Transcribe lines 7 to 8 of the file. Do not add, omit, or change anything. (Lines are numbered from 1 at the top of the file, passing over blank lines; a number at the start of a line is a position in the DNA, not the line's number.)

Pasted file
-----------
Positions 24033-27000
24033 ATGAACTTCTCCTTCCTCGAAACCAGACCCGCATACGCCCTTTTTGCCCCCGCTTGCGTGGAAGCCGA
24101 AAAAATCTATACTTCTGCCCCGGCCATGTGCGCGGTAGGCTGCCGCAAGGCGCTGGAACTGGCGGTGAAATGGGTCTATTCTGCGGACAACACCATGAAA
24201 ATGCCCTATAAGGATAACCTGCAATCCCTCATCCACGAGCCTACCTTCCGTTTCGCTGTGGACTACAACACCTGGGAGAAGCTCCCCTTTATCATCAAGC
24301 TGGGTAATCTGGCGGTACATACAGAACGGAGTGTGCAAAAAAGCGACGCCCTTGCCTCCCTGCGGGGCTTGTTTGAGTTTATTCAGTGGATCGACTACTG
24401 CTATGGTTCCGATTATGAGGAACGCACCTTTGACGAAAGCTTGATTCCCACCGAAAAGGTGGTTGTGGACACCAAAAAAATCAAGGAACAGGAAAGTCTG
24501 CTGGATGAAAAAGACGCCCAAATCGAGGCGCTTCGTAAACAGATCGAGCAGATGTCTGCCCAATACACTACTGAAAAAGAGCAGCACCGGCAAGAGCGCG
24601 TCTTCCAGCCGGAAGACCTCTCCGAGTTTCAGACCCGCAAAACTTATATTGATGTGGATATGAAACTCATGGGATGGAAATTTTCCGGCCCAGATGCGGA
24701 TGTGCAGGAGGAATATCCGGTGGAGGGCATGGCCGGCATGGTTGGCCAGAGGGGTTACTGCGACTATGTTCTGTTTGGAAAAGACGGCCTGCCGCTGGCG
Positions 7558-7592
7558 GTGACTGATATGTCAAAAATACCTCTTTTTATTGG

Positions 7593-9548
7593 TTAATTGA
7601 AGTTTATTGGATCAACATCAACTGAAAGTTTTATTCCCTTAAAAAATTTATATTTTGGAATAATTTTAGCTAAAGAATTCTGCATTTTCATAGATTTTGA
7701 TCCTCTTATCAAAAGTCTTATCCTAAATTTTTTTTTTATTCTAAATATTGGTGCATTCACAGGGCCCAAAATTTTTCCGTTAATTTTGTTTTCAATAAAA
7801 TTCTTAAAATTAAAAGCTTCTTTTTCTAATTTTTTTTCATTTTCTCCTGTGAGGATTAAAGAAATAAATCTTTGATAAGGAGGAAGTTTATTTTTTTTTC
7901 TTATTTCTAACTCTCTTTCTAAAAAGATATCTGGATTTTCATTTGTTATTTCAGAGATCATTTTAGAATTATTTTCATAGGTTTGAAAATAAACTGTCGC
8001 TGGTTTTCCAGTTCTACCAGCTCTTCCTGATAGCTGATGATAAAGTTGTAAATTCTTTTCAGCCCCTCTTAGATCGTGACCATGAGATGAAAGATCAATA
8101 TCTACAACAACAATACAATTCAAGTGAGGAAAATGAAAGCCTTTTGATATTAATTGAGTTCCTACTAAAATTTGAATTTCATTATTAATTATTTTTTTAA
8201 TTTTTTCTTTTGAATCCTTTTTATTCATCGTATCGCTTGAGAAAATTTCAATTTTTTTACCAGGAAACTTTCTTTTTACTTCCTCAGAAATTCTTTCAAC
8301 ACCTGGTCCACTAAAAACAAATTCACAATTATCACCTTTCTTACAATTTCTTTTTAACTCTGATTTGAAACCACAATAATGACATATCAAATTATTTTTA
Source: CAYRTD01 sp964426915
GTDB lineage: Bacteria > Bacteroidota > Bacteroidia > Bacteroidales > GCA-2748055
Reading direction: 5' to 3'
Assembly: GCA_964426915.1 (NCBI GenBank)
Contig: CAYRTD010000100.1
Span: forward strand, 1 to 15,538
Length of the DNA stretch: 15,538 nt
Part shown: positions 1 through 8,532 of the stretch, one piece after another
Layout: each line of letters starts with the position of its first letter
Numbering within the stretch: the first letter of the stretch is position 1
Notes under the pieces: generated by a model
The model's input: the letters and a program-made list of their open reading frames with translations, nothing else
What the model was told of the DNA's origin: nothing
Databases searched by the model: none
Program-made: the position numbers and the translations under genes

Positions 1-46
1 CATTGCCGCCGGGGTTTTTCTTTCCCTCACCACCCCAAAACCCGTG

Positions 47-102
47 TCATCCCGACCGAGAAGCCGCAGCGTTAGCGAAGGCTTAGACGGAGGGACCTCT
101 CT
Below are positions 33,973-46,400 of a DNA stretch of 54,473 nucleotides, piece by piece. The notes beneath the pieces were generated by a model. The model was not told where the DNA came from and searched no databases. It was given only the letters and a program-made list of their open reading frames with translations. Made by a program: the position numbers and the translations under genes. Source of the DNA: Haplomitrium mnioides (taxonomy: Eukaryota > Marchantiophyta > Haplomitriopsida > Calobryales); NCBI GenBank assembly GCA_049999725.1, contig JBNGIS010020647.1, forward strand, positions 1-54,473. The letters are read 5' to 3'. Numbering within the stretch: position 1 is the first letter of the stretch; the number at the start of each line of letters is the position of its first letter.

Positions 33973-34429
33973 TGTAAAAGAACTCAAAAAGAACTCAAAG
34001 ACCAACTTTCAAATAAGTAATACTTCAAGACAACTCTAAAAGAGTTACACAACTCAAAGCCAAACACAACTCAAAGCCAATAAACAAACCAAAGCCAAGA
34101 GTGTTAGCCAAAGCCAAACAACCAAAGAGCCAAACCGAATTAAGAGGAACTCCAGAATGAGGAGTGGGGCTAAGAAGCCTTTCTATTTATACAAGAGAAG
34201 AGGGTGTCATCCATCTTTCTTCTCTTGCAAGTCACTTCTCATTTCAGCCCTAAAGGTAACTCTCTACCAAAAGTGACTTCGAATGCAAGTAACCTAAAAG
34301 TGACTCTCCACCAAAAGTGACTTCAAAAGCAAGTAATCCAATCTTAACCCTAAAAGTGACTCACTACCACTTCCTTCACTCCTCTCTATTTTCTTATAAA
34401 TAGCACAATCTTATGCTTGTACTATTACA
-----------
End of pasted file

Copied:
24501 CTGGATGAAAAAGACGCCCAAATCGAGGCGCTTCGTAAACAGATCGAGCAGATGTCTGCCCAATACACTACTGAAAAAGAGCAGCACCGGCAAGAGCGCG
24601 TCTTCCAGCCGGAAGACCTCTCCGAGTTTCAGACCCGCAAAACTTATATTGATGTGGATATGAAACTCATGGGATGGAAATTTTCCGGCCCAGATGCGGA